There is something unsettling about an Alison Lurie novel, and Truth and Consequences is a good example. Initial impressions are of convention. There are no tricksy titles to the chapters, no postmodern self-conscious narrators, no drug-pushers, no faddish multiculturalism. Her characters have traditional names and do ordinary things: men eat ham sandwiches, and women wear shirt-waisters. You always feel you ought to know where you stand in Lurie World, and to some extent, by the end of her novels, you do. And yet her novels are deceptive. Her writing shocks in small ways, and the after-shocks linger.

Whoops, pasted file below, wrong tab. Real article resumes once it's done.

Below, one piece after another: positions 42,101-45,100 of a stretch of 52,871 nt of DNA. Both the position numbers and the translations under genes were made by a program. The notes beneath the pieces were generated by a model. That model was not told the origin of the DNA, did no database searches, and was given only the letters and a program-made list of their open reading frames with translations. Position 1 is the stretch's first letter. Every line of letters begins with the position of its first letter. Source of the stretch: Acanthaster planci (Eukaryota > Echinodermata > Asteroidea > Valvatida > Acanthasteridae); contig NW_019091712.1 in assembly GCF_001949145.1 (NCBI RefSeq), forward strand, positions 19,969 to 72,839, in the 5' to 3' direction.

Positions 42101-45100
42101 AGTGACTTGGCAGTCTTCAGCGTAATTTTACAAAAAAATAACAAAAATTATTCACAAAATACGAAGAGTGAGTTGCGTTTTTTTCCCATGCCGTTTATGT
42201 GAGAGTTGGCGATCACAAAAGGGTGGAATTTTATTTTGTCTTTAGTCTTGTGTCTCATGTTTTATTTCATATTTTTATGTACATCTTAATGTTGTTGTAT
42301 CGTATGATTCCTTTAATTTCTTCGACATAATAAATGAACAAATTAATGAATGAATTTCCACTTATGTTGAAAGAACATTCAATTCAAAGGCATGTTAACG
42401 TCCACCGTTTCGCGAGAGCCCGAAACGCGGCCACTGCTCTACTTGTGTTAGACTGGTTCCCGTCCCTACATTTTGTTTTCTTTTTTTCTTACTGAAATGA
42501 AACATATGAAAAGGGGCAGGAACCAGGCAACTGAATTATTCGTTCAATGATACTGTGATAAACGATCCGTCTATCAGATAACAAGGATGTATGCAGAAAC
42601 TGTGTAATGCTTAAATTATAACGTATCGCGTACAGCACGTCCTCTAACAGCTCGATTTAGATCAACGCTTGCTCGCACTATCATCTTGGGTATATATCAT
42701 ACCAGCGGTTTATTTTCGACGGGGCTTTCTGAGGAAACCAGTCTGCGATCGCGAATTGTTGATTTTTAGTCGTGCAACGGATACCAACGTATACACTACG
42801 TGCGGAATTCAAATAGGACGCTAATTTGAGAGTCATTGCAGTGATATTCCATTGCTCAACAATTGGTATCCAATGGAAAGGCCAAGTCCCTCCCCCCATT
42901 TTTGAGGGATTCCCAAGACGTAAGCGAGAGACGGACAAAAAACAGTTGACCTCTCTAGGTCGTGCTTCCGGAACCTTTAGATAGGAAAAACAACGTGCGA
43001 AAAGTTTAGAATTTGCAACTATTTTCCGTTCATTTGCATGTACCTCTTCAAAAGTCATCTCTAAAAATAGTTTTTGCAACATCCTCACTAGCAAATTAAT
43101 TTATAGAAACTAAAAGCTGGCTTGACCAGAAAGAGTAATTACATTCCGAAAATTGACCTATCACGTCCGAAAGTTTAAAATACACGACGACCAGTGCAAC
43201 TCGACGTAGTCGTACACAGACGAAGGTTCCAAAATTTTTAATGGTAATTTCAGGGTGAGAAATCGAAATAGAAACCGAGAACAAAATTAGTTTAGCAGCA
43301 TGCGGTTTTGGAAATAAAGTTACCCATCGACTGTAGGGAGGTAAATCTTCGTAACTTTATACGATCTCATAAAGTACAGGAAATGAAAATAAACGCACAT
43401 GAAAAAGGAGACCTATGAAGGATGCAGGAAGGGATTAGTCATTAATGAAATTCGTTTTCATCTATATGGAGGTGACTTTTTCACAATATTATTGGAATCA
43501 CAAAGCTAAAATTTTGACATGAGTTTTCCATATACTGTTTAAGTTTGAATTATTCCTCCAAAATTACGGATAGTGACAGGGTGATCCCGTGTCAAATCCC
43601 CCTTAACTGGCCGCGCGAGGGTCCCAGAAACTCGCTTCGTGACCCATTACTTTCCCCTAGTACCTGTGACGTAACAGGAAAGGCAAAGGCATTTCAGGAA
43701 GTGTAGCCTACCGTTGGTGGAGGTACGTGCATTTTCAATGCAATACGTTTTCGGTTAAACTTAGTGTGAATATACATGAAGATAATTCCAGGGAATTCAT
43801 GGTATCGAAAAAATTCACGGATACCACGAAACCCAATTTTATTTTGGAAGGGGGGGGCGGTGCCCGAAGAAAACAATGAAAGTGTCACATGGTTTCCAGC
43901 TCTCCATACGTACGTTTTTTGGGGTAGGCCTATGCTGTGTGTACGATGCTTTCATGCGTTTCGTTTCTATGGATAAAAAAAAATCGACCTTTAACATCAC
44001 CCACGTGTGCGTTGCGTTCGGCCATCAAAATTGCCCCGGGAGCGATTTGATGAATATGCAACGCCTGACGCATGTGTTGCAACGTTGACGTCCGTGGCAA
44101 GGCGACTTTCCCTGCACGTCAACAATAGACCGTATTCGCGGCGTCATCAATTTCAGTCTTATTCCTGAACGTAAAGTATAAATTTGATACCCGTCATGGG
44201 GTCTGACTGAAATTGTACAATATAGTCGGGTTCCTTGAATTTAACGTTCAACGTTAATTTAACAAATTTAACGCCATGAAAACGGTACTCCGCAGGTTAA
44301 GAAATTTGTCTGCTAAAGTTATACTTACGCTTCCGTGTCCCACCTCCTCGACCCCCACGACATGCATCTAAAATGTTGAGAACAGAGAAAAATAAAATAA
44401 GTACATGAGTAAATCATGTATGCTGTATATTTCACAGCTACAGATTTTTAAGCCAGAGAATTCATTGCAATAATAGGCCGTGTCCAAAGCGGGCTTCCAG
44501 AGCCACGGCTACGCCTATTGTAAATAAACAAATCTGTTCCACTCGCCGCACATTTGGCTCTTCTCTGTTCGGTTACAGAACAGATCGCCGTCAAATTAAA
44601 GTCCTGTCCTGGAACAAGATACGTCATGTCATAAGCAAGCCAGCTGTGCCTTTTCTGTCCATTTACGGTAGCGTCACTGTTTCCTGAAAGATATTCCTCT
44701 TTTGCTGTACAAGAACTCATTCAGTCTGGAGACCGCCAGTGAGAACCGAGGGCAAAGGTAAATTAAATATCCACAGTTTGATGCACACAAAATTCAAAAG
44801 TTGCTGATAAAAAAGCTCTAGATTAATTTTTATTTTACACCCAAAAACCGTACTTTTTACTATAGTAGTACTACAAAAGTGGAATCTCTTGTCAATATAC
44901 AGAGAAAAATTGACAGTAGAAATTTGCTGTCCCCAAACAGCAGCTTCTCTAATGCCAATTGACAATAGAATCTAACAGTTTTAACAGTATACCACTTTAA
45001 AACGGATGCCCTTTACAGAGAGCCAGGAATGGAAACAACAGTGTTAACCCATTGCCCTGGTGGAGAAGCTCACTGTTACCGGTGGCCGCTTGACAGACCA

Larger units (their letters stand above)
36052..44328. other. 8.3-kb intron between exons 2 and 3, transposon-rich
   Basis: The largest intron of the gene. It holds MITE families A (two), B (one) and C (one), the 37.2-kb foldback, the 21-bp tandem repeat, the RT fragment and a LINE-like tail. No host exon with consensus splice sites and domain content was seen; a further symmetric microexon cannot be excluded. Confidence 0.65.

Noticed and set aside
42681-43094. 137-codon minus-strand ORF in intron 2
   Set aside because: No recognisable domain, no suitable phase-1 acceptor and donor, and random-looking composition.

A slipped disc in Alan Mackenzie’s back proves to be the trigger of the unravelling of his marriage to Jane. This marital collapse is depicted in minute detail, particularly Alan’s depression over his ongoing incapacity, and Jane’s guilt about her resentment of her new caregiver role. Into their enmeshed lives